In the classroom, I'm taking deep breaths when I need to. During transition times, heading out of a meeting, just before students arrive, before I head to lunch, and on my way out the door, I breathe in an out more deeply - or should I say "with more intent" - for a few breaths. I've come to relish those breaths.
Angela Watson taught me a huge lesson in her book, Fewer Things Better. We all put our own "rules" on things. I had "rules" for the photos I take in my classroom. I share photos with parents in my two-week updates on our blog. Since reading her book, I've ditched two rules that I realized take up a ton of my time and concentration. I no longer take a photo of the date each day, and no longer do I make myself share 5 photos from each class each day. I now take photos when I feel I can, and there are no more rules anymore. I simply take photos and videos. Some days. Of some classes. And it's okay. As long as I'm fair about taking them in ALL classes, I'm happy and proud of getting parents photos of their children. (Here are our updates with photos. I use Animoto's educator account.)
I've gotten more exercise - in and out of school. One line that stays with me from Teaching Well by Lisa Bush is that "exercise rejuvenates our willpower" (quote from Simone McCreary). Even simply walking around the school halls before school or during lunch has helped me. Another idea to remember - "...exercise increases circulation - thus there is more blood in the brain..."
The huge lesson I learned from The Zen Teacher by Dan Tricarico is to do at least one thing just for myself every day. I'm getting OUTSIDE. I've gotten my last class outside more days than not in the first month and a half of school, and the fresh air rejuvenates me, makes me happier, and calms my mind. (When the snow arrives, I'll strap on those snowshoes once again.)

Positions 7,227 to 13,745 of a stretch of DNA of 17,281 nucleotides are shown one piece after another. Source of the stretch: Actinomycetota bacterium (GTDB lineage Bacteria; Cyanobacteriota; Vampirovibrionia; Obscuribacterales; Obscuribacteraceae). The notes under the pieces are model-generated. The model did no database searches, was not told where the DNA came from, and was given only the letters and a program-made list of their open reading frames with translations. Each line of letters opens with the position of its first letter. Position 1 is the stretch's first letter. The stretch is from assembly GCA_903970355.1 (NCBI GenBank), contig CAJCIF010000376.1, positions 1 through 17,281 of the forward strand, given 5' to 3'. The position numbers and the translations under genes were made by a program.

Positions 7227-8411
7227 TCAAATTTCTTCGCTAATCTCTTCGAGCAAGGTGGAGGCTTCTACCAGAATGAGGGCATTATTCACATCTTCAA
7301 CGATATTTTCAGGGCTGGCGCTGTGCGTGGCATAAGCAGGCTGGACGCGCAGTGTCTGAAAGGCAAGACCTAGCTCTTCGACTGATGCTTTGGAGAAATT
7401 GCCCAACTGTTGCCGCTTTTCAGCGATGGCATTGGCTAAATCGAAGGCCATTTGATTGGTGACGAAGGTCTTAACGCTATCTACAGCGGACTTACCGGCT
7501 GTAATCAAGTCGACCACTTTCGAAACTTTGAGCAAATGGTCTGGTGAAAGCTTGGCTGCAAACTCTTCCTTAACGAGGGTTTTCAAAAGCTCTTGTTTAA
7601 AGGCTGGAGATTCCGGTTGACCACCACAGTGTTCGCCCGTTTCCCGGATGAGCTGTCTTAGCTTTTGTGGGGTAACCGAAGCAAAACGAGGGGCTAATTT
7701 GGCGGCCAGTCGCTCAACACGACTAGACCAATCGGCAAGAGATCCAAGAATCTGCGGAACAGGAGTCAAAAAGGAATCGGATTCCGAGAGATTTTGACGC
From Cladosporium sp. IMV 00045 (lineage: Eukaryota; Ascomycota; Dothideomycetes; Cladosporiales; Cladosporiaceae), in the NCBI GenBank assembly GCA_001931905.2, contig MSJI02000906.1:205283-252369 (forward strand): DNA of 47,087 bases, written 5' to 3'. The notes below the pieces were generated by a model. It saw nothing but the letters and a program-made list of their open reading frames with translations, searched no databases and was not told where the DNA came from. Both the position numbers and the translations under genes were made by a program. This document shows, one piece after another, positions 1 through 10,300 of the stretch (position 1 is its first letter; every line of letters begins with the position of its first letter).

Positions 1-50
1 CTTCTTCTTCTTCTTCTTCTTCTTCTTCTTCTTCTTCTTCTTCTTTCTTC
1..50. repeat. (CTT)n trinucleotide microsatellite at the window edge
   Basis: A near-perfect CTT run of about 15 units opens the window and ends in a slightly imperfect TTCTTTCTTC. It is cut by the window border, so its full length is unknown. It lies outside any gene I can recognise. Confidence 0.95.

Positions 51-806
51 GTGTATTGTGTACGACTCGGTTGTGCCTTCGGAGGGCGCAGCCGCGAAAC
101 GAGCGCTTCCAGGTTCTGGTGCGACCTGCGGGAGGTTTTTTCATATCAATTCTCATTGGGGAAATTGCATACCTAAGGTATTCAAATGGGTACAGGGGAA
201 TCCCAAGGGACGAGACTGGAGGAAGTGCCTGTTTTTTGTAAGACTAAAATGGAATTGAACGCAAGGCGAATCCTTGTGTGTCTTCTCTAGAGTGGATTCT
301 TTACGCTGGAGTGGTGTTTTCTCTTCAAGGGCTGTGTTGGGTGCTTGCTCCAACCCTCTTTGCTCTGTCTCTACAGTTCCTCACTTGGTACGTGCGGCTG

I've eaten healthier lunches and fruit or nuts for a snack third period. A few years ago, I would eat a lot of frozen meals. Just last year, I would eat boxed snacks. I'm eating more (healthy) leftovers now, and I'm not including chocolate in my lunch bag anymore. I still have it sometimes when I feel I need it, but it's not a staple food because I don't really need it. I'm not gaining or losing weight - I'm simply eating healthier.
I'm drinking loads of water. With the prompting of a coworker, I did some (albeit in-store) research and purchased a reusable, BPA-free (free of bisphenol A) water bottle. I'm now needing to refill it during lunch!
A HUGE SHOUT OUT to these three books that have really made a difference in what I'm doing for MYSELF in the last year (no, I don't get compensated for sharing - they're just that good, in my opinion):
- The Zen Teacher by Dan Tricarico (My thoughts & Amazon link)
- Teaching Well by Lisa Bush (My thoughts & Amazon link)
- Fewer Things Better by Angela Watson (My thoughts & Amazon link)
I needed these books on my way into my 25th year of teaching...